Today’s guest post that’s full of healthy holiday tips — and a pumpkin hummus recipe! — comes from the fab duo of McKenzie Hall and Lisa Samuel, registered dietitians and nutritionists, who are co-founders of Nourish RDs. You can find more of their non-diet advice on their blog and connect with them on Facebook, Twitter, Instagram and Pinterest!
We all seem to approach the holidays with equal measures of excitement and dread. I get to decorate the house! Throw a party! Get dressed up! Versus So much food! So many desserts! Not another party …
But, we encourage you to view the holidays with a “glass half full” mentality. By focusing on a few habits, the season is a great opportunity to nourish your body with good nutrition while sharing with those you love. What more could anyone ask?
Here are some ways you can nourish yourself this holiday season so you feel happy, rested and healthy by the time you welcome the New Year!
7 Tips to Have a Healthy Holiday
1. Don’t starve yourself. How many times have you anticipated a large meal, and “saved up” all day just to end up wolfing down your plate and feeling over-stuffed and uncomfortable? How many times have you been so busy during the day doing your holiday shopping that you’ve forgotten breakfast, skipped lunch and made up for it (and more) at dinner time? One of the most useful tips we can share with you is to nourish your body every three to five hours. It keeps your hunger cues in check, your metabolism going at a nice speedy pace, stabilizes your blood sugar, maintains your energy level and keeps your holiday cheer up.
2. Eat what you really want. When you arrive at a holiday dinner or party, eat what you really want first. If you try to “be good” and avoid your favorite food, you usually end up eating all the way around it … and then going back and eating it anyway (on top of everything else). So, eat what you really want. Take a small portion and really enjoy it. Take the time to relish every delicious bite.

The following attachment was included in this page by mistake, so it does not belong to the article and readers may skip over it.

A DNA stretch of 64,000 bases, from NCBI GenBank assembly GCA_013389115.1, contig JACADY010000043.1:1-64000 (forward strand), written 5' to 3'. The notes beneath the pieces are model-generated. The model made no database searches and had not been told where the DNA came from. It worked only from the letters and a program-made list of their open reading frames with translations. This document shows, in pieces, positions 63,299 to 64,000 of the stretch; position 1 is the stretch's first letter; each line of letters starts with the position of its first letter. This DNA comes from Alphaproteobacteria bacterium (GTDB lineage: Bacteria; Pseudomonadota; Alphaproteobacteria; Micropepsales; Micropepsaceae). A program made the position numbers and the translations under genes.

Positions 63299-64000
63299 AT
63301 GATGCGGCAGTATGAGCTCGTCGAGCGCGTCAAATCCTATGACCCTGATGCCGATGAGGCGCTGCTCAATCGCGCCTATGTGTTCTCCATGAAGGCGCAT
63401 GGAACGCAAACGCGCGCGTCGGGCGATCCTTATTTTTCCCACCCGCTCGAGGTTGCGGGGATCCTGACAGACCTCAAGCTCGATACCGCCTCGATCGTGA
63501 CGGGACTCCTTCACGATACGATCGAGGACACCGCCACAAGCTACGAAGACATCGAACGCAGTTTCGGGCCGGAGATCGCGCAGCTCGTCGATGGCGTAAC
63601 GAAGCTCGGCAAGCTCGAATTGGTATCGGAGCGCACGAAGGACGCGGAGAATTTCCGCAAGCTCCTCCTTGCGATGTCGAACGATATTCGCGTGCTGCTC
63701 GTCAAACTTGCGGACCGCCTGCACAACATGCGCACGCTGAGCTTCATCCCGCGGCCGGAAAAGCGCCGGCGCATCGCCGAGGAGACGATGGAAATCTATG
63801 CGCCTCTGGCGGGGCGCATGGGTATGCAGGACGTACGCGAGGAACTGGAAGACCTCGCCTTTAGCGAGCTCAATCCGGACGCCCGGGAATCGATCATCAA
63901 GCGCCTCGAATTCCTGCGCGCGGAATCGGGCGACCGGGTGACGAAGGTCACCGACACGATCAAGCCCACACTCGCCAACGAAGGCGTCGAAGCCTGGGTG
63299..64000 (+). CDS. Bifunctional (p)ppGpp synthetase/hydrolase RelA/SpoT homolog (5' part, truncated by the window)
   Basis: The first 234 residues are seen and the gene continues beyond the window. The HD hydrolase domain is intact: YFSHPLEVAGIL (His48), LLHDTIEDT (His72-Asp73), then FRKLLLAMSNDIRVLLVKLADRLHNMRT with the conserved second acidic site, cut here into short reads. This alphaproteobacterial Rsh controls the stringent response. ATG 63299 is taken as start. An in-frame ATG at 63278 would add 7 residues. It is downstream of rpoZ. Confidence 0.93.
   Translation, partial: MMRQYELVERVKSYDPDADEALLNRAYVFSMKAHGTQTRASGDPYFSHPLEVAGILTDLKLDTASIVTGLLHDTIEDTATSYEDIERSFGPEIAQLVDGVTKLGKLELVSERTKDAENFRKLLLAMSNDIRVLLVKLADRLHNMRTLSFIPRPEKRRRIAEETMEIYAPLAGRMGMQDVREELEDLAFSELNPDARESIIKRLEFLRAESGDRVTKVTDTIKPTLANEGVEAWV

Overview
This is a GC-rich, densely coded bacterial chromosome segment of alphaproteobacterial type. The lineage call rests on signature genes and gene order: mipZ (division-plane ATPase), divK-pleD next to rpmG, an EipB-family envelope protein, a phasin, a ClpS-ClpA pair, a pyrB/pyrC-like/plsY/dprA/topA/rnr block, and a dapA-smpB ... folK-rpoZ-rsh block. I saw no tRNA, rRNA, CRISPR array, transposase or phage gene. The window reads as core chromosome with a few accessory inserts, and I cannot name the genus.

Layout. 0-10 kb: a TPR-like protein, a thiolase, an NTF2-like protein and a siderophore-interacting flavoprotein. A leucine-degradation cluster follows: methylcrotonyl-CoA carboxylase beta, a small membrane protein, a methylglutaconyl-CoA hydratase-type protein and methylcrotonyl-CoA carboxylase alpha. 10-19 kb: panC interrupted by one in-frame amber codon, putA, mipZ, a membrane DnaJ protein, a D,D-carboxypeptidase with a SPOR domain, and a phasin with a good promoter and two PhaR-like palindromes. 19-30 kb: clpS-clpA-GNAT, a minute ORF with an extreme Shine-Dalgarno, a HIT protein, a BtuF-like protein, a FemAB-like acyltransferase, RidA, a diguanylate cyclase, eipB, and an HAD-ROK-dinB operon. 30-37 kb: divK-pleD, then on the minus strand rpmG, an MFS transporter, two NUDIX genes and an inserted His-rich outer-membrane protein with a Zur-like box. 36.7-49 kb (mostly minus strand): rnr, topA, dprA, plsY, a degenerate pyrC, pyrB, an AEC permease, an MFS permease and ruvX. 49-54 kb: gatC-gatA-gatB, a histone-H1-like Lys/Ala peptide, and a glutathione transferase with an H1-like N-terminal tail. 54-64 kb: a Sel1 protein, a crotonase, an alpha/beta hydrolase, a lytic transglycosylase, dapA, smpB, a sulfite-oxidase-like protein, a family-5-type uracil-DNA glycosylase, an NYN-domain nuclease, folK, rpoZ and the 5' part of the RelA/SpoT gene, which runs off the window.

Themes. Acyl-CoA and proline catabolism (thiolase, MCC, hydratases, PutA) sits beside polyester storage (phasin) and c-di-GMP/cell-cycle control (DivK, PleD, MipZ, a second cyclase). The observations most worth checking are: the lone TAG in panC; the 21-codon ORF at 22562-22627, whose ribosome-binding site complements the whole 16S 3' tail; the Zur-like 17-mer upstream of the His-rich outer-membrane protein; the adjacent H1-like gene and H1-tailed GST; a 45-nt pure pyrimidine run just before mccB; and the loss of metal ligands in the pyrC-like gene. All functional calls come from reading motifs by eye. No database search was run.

3. Sip smartly. Holiday cocktails (even non-alcoholic ones) can be packed with excess sugar and calories. Think: eggnog, hot apple cider, rum punch. If you really love the occasional holiday beverage, try to choose the one drink or cocktail that really makes the event special and memorable, and then stick with sparkling water with lemon for the rest of the evening. If you choose red or white wine, that’s even better. Studies show moderate wine consumption (one glass a day for women, two for men) may reduce the risk of heart disease.
4. Take advantage of seasonal ingredients. Fall and winter provide us with an incredible bounty of vegetables and fruits for our holiday table. Take advantage and experiment with Brussels sprouts, delicata squash, kale, sweet potatoes, pumpkin, cranberries … a variety of vegetables and fruits provides incredible nutrition (think antioxidants!) and makes you feel good (thanks primarily to fiber!). To get started, try our recipe for Pumpkin Hummus paired with Way Better Snacks Oh, My Sweet Punkin’ & Cranberry Corn Tortilla Chips.
5. Get moving. This is the time of year when it’s easy to make excuses (ie. “It’s dark so early.” “It’s cold outside.”) for not-so-healthy choices. For your own well-being, start a new holiday tradition. Take a brisk walk around the neighborhood to look at the holiday lights, skate a few laps around the ice rink, hit the slopes or go sledding. It doesn’t have to be a full day commitment. Even a few minutes here and there makes a difference! Dance party in the kitchen anyone? Count us in!
6. Focus on the people. Although food inevitably plays a big role during the holidays, it doesn’t have to be the focus of each event. Enjoy the people you are with, relax and have fun. Play a game with your nieces and nephews, show your vacation photos to your Grandma, or go for a nature walk with your cousins. Those are the moments you’ll treasure long after the holiday season has passed.
7. Be nice to yourself. If you overeat one day, don’t sweat it. Simply plan to make healthy, balanced choices the next day. Each moment is a new opportunity to do something kind for yourself.
What’s your favorite part of the healthy holiday season? —McKenzie Hall and Lisa Samuel